AWS’s focus on individual products, not overall solutions to enterprise and developer problems makes it more difficult in the long term to expand its share of the total enterprise infrastructure and application market. Indeed, of the four IT segments Gartner expects to be affected by a shift to the cloud, application and system infrastructure, i.e. PaaS and IaaS, have the lowest rate of market penetration. In response to Jassy’s answer about AWS complexity, one analyst Tweeted,
That's a shame. Consumption complexity for AWS is the most common cloud question I get; AWS is losing deals by losing customer centricity: a public answer would be useful. #reinvent
— Hyoun Park (@hyounpark) November 28, 2017
A KPMG report highlights the myriad ways that cloud complexity presents a significant barrier to enterprise IT adoption, claiming that the state of online services is far from the vision of the cloud as a computing utility. It notes that "except for most SaaS solutions, this grossly over-simplifies the current state of cloud computing, especially for large, global enterprises." Indeed, the report points out that,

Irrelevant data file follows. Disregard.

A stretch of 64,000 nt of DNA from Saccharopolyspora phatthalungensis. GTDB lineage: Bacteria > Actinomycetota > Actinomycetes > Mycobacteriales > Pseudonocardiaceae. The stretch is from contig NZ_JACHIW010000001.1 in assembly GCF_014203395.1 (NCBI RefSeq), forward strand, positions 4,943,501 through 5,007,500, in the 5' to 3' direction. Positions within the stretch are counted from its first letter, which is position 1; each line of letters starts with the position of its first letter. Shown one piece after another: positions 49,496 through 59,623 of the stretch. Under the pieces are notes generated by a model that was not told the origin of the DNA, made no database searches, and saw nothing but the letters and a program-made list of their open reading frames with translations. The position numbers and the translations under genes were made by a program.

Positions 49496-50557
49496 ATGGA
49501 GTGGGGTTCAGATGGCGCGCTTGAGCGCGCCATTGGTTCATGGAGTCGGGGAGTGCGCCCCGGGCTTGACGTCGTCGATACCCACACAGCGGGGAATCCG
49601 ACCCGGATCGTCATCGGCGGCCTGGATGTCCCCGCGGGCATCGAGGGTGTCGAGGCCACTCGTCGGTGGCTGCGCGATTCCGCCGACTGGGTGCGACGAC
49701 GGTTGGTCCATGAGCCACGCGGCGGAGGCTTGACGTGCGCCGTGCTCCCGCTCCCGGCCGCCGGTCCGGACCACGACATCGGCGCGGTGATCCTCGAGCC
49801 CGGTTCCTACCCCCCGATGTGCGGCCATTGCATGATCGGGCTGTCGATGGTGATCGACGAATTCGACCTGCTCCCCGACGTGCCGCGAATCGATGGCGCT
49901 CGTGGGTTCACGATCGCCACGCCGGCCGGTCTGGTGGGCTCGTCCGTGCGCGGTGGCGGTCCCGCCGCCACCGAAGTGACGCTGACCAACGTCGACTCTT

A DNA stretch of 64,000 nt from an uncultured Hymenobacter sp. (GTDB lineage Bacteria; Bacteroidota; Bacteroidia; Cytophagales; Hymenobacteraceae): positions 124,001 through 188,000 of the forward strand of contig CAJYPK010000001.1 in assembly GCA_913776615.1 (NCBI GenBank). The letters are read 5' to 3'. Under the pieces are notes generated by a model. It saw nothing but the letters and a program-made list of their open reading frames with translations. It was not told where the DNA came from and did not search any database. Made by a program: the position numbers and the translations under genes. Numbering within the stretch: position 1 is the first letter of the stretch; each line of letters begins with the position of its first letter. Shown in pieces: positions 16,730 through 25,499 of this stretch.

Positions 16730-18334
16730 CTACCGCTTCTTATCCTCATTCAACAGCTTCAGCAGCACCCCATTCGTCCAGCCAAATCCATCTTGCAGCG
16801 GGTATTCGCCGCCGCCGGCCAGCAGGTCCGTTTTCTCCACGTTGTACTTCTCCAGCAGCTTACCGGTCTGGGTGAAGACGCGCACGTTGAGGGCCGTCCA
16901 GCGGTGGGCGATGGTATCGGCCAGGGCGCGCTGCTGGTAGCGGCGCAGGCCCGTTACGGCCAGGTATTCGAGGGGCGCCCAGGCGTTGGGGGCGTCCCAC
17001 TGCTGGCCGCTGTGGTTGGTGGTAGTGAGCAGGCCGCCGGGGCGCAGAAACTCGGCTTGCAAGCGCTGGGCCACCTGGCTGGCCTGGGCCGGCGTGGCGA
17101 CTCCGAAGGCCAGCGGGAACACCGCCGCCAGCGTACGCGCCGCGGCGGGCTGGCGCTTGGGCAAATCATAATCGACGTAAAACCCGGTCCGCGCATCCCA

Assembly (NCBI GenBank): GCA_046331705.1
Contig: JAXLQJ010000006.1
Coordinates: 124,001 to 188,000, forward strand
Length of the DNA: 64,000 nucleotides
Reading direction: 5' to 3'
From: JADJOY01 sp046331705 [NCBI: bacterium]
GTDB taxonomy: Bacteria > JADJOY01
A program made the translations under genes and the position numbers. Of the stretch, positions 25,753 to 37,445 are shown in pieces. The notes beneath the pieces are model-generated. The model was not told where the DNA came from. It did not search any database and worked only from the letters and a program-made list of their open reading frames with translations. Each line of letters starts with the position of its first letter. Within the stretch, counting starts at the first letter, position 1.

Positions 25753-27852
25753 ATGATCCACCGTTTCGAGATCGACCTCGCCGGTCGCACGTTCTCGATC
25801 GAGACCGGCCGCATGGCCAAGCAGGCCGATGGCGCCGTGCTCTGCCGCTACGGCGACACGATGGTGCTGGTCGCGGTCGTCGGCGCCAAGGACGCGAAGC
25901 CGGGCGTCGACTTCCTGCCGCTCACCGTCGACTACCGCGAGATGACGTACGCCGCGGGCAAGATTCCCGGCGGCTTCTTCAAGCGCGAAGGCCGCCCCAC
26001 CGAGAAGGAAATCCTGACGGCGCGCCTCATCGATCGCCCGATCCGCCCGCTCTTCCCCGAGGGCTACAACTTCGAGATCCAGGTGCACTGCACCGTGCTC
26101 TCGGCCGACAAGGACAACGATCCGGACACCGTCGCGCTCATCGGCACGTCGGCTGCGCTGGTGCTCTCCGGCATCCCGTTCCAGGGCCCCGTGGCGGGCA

For many organizations, implementing cloud computing and getting value from it are not necessarily synonymous. The diversity of legacy estates, technical debt, and growing number of available cloud services and delivery options (public, private, hybrid) creates a level of complexity in decision-making and implementation that is challenging at best and presents a barrier at worst.